To summarize, people who are arguing that tax cuts are liable to be more effective than government spending in the long-run are arguing in effect that:

a) A significant fraction of tax cuts will be spent rather than saved;
b) Public spending significantly crowds out private spending;
c) Private spending is significantly more efficient than public spending.

And people who are arguing that government spending that is liable to be more effective than tax cuts are arguing just the opposite:

a) A significant fraction of tax cuts will be saved rather than spent;
b) Public spending does not significantly crowd out private spending;
c) Private spending is only marginally more efficient than public spending.

Oops — didn’t mean to go on the long Economics 101 tangent. But the point is, right now, Obama’s economists find the arguments for spending more persuasive than the arguments for tax cuts — as do most (although hardly all) private and academic economists.

So to repeat: If Obama thinks tax cuts are liable to be less effective than spending, why is he advocating for them in the first place?

The rationale his economists give in the paper is that tax cuts are liable to go into effect more quickly than spending, since there are a limited number of “shovel-ready” projects available whereas tax cuts can begin having benefits almost immediately. This is a fine enough argument, but the efficiency gap that Obama posits between tax cuts and spending is large enough that it would seem to warrant at best a small fraction of the stimulus to be spent on tax reductions, rather than the 40 percent or so that Obama has proposed to spend now.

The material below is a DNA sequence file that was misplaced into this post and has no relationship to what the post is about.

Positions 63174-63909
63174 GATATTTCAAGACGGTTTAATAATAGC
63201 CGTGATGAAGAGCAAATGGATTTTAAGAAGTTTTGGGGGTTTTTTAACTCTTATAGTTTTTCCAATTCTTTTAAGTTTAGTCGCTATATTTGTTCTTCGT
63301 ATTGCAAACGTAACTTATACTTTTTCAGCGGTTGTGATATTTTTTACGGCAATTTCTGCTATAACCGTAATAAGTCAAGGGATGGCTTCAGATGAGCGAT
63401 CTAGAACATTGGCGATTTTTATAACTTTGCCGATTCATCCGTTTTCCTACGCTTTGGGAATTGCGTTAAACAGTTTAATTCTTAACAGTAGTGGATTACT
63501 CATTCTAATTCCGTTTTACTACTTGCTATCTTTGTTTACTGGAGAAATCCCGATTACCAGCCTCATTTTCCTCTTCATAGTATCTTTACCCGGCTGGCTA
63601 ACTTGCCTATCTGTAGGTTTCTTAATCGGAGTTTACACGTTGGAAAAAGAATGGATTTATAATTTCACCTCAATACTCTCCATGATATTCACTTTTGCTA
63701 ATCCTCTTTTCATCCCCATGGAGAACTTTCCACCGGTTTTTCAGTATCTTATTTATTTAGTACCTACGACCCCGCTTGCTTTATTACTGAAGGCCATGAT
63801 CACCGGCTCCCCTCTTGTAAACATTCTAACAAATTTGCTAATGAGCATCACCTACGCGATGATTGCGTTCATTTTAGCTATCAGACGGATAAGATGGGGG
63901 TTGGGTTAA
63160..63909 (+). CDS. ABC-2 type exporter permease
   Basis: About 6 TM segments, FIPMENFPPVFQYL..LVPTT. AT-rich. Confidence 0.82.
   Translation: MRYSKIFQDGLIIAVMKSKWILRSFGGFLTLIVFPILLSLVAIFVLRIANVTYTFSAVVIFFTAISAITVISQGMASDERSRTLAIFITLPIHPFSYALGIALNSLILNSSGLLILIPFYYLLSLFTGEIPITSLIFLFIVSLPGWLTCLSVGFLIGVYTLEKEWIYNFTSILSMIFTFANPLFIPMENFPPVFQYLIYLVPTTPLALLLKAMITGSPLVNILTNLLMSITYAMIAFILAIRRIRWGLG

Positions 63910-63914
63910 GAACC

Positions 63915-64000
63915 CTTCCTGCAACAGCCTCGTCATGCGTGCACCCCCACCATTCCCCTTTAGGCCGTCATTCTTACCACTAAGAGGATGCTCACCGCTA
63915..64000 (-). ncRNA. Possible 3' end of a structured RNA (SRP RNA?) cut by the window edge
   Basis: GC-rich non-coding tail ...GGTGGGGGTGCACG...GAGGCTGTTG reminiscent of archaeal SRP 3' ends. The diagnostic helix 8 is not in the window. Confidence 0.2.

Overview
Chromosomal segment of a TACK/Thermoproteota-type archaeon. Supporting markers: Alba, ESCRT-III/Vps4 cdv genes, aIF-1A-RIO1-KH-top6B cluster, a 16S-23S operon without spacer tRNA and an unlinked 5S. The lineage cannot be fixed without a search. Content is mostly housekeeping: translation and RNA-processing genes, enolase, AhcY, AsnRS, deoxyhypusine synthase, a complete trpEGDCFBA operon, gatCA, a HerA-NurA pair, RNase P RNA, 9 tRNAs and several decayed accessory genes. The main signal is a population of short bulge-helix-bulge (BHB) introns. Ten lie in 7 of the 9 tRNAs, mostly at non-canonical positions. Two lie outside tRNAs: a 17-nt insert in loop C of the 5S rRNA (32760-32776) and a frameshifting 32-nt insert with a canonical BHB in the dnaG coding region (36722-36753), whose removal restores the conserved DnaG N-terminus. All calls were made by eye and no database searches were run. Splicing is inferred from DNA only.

The truth is, however, that the Obama administration is probably thinking more in terms of an ‘either’ than an ‘or’: not a stimulus bill but two separate stimuli, one of which is $300b in tax cuts and the other of which is $500b in government purchases. And they seem to be roughly indifferent toward the tax cuts — it may not be a coincidence that the long-run multiplier they provide on the tax cuts is almost exactly 1.00. They think they’ll help a little, but not a lot, maybe just enough to justify running up the deificit, or maybe not quite. Provided they are indifferent toward the tax cuts, however, they can be freely brandished as a weapon to help facilitate the passage of the $500 billion (or more?) in spending, which is the part they’re ultimately interested in. Accordingly, I think it’s important for advocates for a larger stimulus to be focused on maximizing the $500b number as opposed to minimizing the $300b number; the scent of $300b is something that seems to have thrown both sides off the trail.

NOTE: Yes, this is an oversimplification. Not all types of tax cuts have the same multipliers associated with them, nor do all types of spending. So that’s certainly something to fight about.

Nate Silver is the founder and editor in chief of FiveThirtyEight.